MSN Movies Blog

Interview: Adam Scott of 'Bachelorette'

On raunchy comedy, 'Parks and Recreation,' the Catalina Wine Mixer and more.

By James Rocchi Aug 29, 2012 1:18PM

With a debauched comedy attitude that suggests it's not so much trying to tickle your funnybone as rip it from your side and backstab you to death with it, "Batchelorette" stars Kirsten Dunst, Isla Fisher and Lizzy Kaplan as three friends who reunite by ruining a friend's wedding. Adam Scott is the guy that got away for Kaplan, but what makes the film worthy of note is how the couple's reunion plays sharp and mean before getting real and tough -- including comedy digressions like some light pick-pocketing and a beloved Scottish '90s hit single. We spoke with Scott in Los Angeles.

 

MSN Movies: When the director tells you that you're going to be wearing a disproportionate length of stubble in this film to rightly convey your character's skeeviness, is that a good jump on your part?

 

Adam Scott: Um, what?

 

When you find that your character's going to be unshaven…

 

Yeah.

 

… and that is a specific device to kind of suggest skeeviness, is that like a quick set of cheap notes for your characterization?

 

No. I think that was just because I was shooting "Parks" at the same time so I couldn't shave.  I don't think it had anything to do with skeeviness, but if that's how it read, then fantastic.

 

How quick a shoot was it?

 

Well, I think the whole thing was like five or six weeks and I was just kind of coming in and out because I was shooting the show,, so I would fly in for a couple of days and then come back a week later and shoot a scene or two and then just kind of back and forth.

 

When you're literally being flown in, is that remarkably confusing insofar as you're not quite sure where everybody else is or where everyone else is connected to?

 

Everyone else in the movie and like …

 

Yeah, in terms of their pacing of scenes and you just get flown in briefly.

 

No, I mean, you know all my stuff is with Lizzie pretty much, and we've worked together a lot, so we kind of always kind of click in with each other and have a great time working together. And Leslye's a really easygoing director so it was actually really relaxed and fun.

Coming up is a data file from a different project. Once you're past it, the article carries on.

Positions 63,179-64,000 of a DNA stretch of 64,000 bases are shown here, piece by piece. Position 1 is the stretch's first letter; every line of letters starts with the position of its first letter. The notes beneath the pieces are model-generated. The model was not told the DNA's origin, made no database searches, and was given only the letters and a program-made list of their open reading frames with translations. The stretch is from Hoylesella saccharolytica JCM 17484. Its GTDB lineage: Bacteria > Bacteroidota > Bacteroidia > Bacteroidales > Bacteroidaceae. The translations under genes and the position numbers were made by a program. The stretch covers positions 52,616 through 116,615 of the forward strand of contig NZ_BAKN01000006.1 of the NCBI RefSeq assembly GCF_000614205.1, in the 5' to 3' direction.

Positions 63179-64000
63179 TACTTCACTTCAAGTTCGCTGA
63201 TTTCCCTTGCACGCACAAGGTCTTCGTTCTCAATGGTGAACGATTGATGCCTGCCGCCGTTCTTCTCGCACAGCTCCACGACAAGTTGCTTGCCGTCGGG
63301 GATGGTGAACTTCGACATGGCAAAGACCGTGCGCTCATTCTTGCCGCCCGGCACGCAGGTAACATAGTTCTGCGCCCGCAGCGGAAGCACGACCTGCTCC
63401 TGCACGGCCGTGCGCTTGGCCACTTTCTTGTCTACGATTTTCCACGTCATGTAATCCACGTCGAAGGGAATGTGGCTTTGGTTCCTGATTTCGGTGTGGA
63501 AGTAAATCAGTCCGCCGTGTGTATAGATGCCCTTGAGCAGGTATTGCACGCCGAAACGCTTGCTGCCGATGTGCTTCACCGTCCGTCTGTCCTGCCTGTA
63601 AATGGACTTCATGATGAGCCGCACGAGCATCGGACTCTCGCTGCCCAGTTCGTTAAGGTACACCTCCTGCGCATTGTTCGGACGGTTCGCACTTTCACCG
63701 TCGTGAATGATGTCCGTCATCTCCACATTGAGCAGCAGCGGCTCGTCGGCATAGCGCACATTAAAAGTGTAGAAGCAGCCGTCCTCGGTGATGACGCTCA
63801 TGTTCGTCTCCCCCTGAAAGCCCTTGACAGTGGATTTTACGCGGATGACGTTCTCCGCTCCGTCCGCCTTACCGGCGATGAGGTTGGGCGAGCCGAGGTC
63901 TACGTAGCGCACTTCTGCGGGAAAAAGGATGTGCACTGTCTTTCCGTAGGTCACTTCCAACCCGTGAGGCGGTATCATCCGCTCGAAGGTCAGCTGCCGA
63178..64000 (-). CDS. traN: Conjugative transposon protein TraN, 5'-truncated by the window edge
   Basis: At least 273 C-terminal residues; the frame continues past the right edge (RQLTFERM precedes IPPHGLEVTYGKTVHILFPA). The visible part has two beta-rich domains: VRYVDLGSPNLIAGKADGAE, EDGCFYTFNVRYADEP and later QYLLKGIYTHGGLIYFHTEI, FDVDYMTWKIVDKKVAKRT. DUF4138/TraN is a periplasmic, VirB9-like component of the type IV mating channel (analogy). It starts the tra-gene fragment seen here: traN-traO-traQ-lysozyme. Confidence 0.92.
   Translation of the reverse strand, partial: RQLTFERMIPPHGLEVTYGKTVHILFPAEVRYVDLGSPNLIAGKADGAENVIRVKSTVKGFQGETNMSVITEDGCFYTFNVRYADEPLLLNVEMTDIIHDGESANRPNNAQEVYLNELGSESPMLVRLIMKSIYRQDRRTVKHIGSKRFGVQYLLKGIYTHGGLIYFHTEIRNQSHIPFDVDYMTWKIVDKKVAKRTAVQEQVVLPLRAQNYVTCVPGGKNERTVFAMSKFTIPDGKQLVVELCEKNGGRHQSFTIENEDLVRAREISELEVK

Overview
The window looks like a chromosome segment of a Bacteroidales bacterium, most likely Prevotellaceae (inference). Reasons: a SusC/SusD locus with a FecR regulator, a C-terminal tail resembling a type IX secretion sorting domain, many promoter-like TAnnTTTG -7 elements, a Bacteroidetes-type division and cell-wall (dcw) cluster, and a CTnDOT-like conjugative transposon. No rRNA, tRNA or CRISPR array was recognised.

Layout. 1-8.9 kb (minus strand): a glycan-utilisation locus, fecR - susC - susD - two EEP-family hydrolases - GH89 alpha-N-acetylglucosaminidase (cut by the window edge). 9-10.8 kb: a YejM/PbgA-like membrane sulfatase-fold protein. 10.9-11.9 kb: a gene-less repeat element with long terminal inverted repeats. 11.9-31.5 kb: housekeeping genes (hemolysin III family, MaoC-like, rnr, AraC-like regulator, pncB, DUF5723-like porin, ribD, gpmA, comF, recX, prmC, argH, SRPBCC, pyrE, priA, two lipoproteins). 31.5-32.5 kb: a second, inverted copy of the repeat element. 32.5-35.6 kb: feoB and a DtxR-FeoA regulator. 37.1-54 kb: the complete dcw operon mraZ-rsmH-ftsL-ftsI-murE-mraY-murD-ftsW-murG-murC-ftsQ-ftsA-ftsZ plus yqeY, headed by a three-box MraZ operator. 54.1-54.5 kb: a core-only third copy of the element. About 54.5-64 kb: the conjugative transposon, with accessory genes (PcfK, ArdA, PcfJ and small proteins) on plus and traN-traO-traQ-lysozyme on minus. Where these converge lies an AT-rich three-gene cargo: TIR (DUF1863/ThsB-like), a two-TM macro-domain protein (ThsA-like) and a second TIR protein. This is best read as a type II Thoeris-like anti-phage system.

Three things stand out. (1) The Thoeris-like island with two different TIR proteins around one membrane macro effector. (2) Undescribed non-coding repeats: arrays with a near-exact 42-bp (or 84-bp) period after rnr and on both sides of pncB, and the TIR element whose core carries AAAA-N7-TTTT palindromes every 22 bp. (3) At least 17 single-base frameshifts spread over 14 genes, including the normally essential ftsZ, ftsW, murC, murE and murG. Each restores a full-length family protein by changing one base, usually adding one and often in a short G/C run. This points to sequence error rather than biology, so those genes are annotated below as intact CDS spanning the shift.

It is worth noting that certainly between this and "Party Down," you spend a lot of time macking on Miss Caplan.

 

(Laughs)

 

Has it gotten to the point where there's no preamble? Just one quick blast of breathspray and getting to the job?

 

No. I mean stuff like that's always awkward just 'cause there's a crew and we're friends so it's kind of weird, but we just happened to work on two jobs where we're a couple so it just kind of ended up that way.

 

But was part of you going, "C'mon, give me a shot at a scene where the chemistry's with Dunst or Fisher or Kyle Bornheimer somebody, anybody else?"

 

(laughs) Yeah, Bornheimer looks like he's a great kisser.

 

He just has that look like he'd understand.


Yeah.

 

All kidding about kissing Bornheimer aside, do you find that in a film like "Bachelorette" which is sort of about crossing the gulf between maturity and immaturity, is that pretty much gold for a comedic actor?

 

Yeah, I guess it is. I mean, you know, it's a time in life everybody has to go through, and I personally think there's nothing funnier than someone with way too much confidence who has no reason to have confidence and a lot of that is immaturity. So yeah, I think that it's kind of great kind of ripe material, you know?

 

When a film does as well as this did at Sundance, people talking about it what have you, and then it gets released in August, does it drop off of your mental radar until it comes back up when you go, "Yes, I have to talk about that film and take part in other people's enjoyment of it"?

 

No, I don’t think so. I think that, you know, Sundance is an important festival for a lot of reasons, and for a movie like this it's important to just get kind of people interested in it and start getting a little publicity. But I think the public by and large doesn't really pay that much attention. It's not like people in the entertainment industry and certainly the entertainment press pay a lot of attention to it, but I think as far as the public at large goes you're kind of starting from scratch when it ends up coming out no matter what the movie is.

 

Right. You create this big buzz in a relatively small space, which is still deserved, but when you take it out to the actual world it can be that you pretty start over from zero.